But like I said, none of this is the point. The point is that you are doing all of this because something else is uncomfortable. It’s not the run or the casserole or the can of french fried onions. It’s the fact that today everything is pushed off its axis in a way that is not festive, not fun, not warm and engaging. You’re forced to do some things that you are either apprehensive about doing or don’t want to do, at all, and you’re compensating by holding on to the things that you think you need to get by. I know because I did it too.

Every holiday for as long as I can remember, I got up early and trained before I did anything else. At first, I got questions and side-eye, but after a while no one asked where Jill was going at 8 am on Christmas morning. Everyone knew. It would be so easy to say that I was trying to burn off calories or compensate for an indulgent dinner. Isn’t that what everyone thinks? Especially if you’re on the smaller side, it’s so easy to hide behind that or let people pin you there. But, look deeper. Is that what it is? I don’t think so. I think there’s more to it. There was for me and you and I are not so different, are we? So, I think there’s more to if for you, too.

Being small was the dangerous end result of a compensation mechanism gone awry. Let me say that again, I was not trying to be small, I was trying to compensate for the uncomfortable feelings that, well everything...including holidays, made me feel. I did not want to feel them, so I numbed them out with movement and restriction.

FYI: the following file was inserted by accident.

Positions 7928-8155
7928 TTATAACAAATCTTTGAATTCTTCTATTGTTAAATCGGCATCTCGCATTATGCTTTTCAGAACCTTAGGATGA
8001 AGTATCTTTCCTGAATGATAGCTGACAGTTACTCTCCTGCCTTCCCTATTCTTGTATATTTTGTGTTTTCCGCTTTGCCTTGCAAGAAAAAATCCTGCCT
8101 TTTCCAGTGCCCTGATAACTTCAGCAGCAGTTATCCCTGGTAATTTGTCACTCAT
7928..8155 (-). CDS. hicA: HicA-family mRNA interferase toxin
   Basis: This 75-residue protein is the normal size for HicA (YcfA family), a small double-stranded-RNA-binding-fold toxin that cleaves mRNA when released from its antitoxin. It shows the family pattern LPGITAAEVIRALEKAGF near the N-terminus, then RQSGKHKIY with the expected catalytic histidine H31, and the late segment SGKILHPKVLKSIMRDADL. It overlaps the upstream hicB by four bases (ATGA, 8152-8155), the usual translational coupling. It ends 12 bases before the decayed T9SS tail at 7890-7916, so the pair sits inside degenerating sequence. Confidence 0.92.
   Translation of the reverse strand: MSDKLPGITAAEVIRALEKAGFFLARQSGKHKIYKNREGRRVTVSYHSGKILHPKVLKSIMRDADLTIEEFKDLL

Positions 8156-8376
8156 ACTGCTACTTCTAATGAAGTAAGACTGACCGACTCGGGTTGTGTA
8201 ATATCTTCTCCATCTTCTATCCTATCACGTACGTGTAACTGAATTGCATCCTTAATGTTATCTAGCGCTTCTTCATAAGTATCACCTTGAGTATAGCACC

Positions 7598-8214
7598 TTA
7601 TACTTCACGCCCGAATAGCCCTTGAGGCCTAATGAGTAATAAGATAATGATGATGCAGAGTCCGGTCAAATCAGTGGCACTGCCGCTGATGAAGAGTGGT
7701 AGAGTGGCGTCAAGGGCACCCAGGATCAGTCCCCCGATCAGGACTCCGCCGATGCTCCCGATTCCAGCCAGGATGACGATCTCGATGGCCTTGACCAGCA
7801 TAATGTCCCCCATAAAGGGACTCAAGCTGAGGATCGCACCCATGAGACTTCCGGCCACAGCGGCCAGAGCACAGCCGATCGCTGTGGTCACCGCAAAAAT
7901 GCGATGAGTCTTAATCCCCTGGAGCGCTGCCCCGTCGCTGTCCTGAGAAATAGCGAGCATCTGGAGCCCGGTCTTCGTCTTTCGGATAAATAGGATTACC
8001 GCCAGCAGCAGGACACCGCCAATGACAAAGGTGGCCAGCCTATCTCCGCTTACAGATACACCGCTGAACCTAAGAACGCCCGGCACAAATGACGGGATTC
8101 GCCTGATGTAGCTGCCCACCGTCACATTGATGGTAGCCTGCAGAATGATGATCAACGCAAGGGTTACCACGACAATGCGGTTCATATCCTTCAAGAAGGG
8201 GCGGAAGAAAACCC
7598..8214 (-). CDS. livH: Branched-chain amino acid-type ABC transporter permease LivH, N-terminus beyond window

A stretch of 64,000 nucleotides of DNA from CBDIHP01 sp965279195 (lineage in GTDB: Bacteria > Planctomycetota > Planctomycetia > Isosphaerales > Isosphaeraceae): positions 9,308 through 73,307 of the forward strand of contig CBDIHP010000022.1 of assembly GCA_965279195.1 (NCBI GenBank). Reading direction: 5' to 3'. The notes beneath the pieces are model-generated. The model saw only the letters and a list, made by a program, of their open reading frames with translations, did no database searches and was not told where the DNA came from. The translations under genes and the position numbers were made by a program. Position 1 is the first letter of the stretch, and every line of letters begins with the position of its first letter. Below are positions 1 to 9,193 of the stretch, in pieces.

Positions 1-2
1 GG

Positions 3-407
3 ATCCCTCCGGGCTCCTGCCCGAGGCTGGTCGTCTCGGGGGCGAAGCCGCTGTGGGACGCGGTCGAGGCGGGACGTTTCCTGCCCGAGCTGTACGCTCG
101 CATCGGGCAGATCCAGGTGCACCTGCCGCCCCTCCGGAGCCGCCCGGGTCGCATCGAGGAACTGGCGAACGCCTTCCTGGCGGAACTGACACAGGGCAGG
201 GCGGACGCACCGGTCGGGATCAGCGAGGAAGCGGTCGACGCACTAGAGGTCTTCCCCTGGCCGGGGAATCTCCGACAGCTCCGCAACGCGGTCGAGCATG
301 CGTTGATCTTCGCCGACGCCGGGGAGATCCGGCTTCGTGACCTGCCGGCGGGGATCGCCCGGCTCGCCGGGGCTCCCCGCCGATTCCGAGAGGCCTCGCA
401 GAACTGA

In my case, restriction is a fear-based reaction to Celiac Disease. I hate pain. I don’t want to be sick. I will, therefore, eat very little rather than even risk getting sick. My aunts are not about, “Let me make you some GF stuffing, honey.” And I always felt too awkward to waltz in with an entire dinner for myself. So, I would pick on salad and bits of turkey and a half a pomegranate after the morning’s beat-down on the roads or trails. Add two glasses of prosecco and stomach acid from nerves and what do you get? Better question: what don’t you get? Holiday fricking cheer.

But why? OK, here goes. I was abused by a family member as a child and spent the first half of my life avoiding him on holidays and all of the holidays since trying to act like it didn’t rip me to shreds. When the terrible story came out, I was asked to not tell anyone since it would destroy the family. Some secrets are too big to keep, but training on holidays helped me cope in two very important ways. One, I did not have to be present. Two, I got so blasted by endorphins that I was magically able to smile and clink glasses the rest of the day. Where is Jill on Christmas morning? Why, she’s the only place she can be.